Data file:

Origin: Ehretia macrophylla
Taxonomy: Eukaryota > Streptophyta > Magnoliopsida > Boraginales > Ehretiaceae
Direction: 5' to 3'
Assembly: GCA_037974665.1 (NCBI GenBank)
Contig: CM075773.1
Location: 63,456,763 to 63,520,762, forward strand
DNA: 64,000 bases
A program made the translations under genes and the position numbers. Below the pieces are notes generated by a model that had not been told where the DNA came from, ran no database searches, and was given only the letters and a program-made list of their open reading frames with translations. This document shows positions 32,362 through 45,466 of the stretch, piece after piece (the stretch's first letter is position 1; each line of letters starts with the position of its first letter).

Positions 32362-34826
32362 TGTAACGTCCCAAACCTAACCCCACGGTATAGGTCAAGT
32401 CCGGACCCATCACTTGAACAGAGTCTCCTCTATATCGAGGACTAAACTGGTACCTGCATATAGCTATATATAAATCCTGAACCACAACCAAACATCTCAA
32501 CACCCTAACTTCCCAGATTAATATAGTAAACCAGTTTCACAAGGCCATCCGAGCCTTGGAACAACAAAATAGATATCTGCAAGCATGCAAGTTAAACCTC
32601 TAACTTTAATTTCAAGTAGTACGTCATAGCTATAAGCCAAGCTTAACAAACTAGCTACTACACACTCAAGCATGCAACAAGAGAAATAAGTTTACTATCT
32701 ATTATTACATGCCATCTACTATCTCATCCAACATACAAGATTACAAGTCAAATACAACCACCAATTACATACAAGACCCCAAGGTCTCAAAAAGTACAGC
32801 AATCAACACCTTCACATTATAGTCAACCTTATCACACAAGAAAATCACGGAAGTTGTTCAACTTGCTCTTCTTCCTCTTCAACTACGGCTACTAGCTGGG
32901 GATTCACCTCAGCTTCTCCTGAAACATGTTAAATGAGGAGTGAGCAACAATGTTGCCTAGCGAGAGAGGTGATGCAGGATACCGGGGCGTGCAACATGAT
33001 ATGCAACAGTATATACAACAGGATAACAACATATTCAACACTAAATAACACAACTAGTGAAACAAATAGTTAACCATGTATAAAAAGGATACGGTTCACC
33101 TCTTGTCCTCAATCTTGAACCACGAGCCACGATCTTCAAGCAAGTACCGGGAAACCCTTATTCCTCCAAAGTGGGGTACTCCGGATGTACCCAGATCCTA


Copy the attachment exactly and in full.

Origin: Ehretia macrophylla
Taxonomy: Eukaryota > Streptophyta > Magnoliopsida > Boraginales > Ehretiaceae
Direction: 5' to 3'
Assembly: GCA_037974665.1 (NCBI GenBank)
Contig: CM075773.1
Location: 63,456,763 to 63,520,762, forward strand
DNA: 64,000 bases
A program made the translations under genes and the position numbers. Below the pieces are notes generated by a model that had not been told where the DNA came from, ran no database searches, and was given only the letters and a program-made list of their open reading frames with translations. This document shows positions 32,362 through 45,466 of the stretch, piece after piece (the stretch's first letter is position 1; each line of letters starts with the position of its first letter).

Positions 32362-34826
32362 TGTAACGTCCCAAACCTAACCCCACGGTATAGGTCAAGT
32401 CCGGACCCATCACTTGAACAGAGTCTCCTCTATATCGAGGACTAAACTGGTACCTGCATATAGCTATATATAAATCCTGAACCACAACCAAACATCTCAA
32501 CACCCTAACTTCCCAGATTAATATAGTAAACCAGTTTCACAAGGCCATCCGAGCCTTGGAACAACAAAATAGATATCTGCAAGCATGCAAGTTAAACCTC
32601 TAACTTTAATTTCAAGTAGTACGTCATAGCTATAAGCCAAGCTTAACAAACTAGCTACTACACACTCAAGCATGCAACAAGAGAAATAAGTTTACTATCT
32701 ATTATTACATGCCATCTACTATCTCATCCAACATACAAGATTACAAGTCAAATACAACCACCAATTACATACAAGACCCCAAGGTCTCAAAAAGTACAGC
32801 AATCAACACCTTCACATTATAGTCAACCTTATCACACAAGAAAATCACGGAAGTTGTTCAACTTGCTCTTCTTCCTCTTCAACTACGGCTACTAGCTGGG
32901 GATTCACCTCAGCTTCTCCTGAAACATGTTAAATGAGGAGTGAGCAACAATGTTGCCTAGCGAGAGAGGTGATGCAGGATACCGGGGCGTGCAACATGAT
33001 ATGCAACAGTATATACAACAGGATAACAACATATTCAACACTAAATAACACAACTAGTGAAACAAATAGTTAACCATGTATAAAAAGGATACGGTTCACC
33101 TCTTGTCCTCAATCTTGAACCACGAGCCACGATCTTCAAGCAAGTACCGGGAAACCCTTATTCCTCCAAAGTGGGGTACTCCGGATGTACCCAGATCCTA